This time, we delve under the covers to have a look at some of the new HSP functions – which massively simplify any work that you need to do with dates in Hyperion!

Quick Recap

H’okay. If you’ve read back through my previous posts about time in Planning and Essbase (specifically this one and that one) or alternatively if you’ve ever beaten your head against the desk repeatedly about the seemingly cumbersome way in which essbase and planning use dates then you’ll be aware of the following:

    • Planning and essbase have different date systems
    • What works in Planning doesn’t work in Essbase
    • What works in essbase doesn’t work…basically full stop
    • It’s really difficult to efficiently use dates
    • The ‘simplest’ method is often to convert dates into effective strings and do ‘math

But, with the new HSP functions – that’s pretty much all changed.

Surprise Documentation!

Since these functions have been added there have been screams (well…modest complaints) about the staggering lack of documentation. Fortunately some amazing members in the EPM community have taken it upon themselves to change this, and through a combination of blog posts over the years have added many notes:

Alp Burak Beder – HSP Custom Functions 1
Alp Burak Beder – HSP Custom Functions 2
Cameron Lackpour – Calc Manager BSO and PLanning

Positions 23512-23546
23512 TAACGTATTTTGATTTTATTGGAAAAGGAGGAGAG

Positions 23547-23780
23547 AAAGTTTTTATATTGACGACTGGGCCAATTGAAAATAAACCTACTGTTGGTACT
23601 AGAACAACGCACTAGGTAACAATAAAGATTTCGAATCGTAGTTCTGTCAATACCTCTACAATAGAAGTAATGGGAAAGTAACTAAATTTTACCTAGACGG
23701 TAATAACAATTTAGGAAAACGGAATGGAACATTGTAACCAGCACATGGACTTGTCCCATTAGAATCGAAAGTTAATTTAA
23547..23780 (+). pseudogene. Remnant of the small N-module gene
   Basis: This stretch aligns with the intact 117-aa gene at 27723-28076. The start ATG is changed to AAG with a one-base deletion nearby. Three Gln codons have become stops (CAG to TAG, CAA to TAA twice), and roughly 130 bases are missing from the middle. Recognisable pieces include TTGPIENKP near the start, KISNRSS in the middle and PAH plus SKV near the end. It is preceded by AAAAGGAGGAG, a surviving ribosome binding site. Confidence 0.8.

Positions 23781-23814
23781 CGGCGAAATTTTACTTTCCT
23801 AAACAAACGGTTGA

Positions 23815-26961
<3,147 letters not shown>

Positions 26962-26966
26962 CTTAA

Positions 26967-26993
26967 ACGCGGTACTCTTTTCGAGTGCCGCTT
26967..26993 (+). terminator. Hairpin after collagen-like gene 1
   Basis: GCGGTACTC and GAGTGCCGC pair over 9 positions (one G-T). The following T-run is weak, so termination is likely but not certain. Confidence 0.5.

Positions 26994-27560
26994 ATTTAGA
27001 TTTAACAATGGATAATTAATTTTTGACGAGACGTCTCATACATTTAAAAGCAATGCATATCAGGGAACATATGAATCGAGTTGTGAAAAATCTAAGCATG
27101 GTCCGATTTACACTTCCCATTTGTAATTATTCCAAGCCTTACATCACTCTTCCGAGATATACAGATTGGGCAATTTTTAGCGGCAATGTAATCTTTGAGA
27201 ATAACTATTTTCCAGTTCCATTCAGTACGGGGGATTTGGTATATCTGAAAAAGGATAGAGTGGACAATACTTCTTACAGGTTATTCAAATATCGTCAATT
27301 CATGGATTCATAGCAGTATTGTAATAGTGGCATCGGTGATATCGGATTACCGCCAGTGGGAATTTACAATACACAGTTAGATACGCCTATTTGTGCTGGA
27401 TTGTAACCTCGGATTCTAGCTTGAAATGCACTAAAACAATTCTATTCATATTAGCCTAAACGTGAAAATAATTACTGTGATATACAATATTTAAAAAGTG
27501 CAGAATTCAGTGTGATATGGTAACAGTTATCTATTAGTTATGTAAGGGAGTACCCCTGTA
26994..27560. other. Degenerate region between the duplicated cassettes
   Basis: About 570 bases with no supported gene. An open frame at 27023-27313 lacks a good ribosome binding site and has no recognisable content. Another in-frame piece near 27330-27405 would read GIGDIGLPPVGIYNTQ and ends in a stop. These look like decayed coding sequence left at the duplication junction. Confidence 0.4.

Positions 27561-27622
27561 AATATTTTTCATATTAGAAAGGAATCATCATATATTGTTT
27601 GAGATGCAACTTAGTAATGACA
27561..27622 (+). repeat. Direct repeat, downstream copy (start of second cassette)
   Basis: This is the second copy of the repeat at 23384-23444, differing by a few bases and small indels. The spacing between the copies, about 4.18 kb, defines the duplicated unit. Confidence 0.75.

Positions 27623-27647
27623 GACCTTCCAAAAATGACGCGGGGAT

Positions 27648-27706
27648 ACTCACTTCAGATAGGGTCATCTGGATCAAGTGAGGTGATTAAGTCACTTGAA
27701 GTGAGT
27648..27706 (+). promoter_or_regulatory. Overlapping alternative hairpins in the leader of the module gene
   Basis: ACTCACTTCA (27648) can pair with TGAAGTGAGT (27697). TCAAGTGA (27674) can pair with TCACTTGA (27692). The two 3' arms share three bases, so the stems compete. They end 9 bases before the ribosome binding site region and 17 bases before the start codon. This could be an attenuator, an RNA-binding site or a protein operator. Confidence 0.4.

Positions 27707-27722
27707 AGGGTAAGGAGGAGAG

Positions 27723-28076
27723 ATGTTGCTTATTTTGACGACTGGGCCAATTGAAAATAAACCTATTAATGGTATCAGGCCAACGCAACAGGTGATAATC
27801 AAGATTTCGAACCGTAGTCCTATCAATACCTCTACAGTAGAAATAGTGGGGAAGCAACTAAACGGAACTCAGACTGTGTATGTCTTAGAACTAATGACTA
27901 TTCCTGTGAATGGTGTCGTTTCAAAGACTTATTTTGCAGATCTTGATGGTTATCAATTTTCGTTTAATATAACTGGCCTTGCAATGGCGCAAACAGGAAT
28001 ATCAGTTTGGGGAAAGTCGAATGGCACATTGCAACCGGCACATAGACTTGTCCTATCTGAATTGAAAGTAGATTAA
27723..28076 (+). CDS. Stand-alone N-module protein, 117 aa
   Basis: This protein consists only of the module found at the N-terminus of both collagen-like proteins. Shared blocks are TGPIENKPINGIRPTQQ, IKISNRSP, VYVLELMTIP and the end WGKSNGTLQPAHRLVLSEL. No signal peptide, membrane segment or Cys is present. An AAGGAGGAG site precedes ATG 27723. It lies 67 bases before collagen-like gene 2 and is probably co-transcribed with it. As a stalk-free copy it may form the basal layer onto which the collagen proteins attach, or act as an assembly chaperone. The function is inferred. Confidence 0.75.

Celvin Kattookaran – Calc Manager Execute MAXL and MDX
Robert Gideon – Calc Manager HSP Update
Robert Gideon – New Functions

And now it seems Oracle has come to the party – adding the following to their Calc Manager \ Business rule Documentation.
Oracle Working with Custom Defined Functions

So let’s have a look then!
Okay, so perhaps most importantly with these functions – they are designed to work directly on Planning input dates. As such, they are expecting an Essbase date in the format (“YYYYMMDD”) and a Planning Date in the selected date format in the Planning apps.

The nice thing about this (for you crazy Americans) is that you can use discrete date options per user, but still use the same underlying functions. See date entry in mm-dd-yyyy in Planning, while the Smartview retrieve is showing dd-mm-yyyy.

Or. You know. Your could standardise.

The Juicy Bit
Where was I….

Below is a listing of almost every date function in – I’ve put in the function, the usage and the outputs (in both essbase and planning).

All Date HSP Functions

Some interesting functions in that list: CalcMgrRollDate – This is a cool function! Only for Month and Day

[Adds or subtracts (up or down) a single unit of time on the given date field without changing larger fields.
For example,
@CalcMgrRollDate(19960131,"month",@_true) will result in the date of 19960229.
@CalcMgrRollDate(19960131,"day",@_true) will result in the date of 19960101.]
This is very useful. Rolling forward the ‘last day’ in the month without needing to deal with differing month lengths. It’s also setup for leap years, so massively reduces coding.

Another useful function is @CalcMgrGetCurrentDate. At first I couldn’t get it working, but after a quick google landed me on Robert Gideon’s blog and I was on my way. Could be invaluable if you wanted to script a data export to pass a date to the filename.

I did have issues with @CalcMgrGetDatePart and @CalcMgrAddDatePart returning slightly odd values or no values hence their exclusion above. However the main component of their functions have been replaced by more discrete functions, so they have limited utility anyways.

Anyways – I’ll hopefully be back soon with another blog post on the REST of the HSP functions. Any questions \ comments, hit me up in the comments.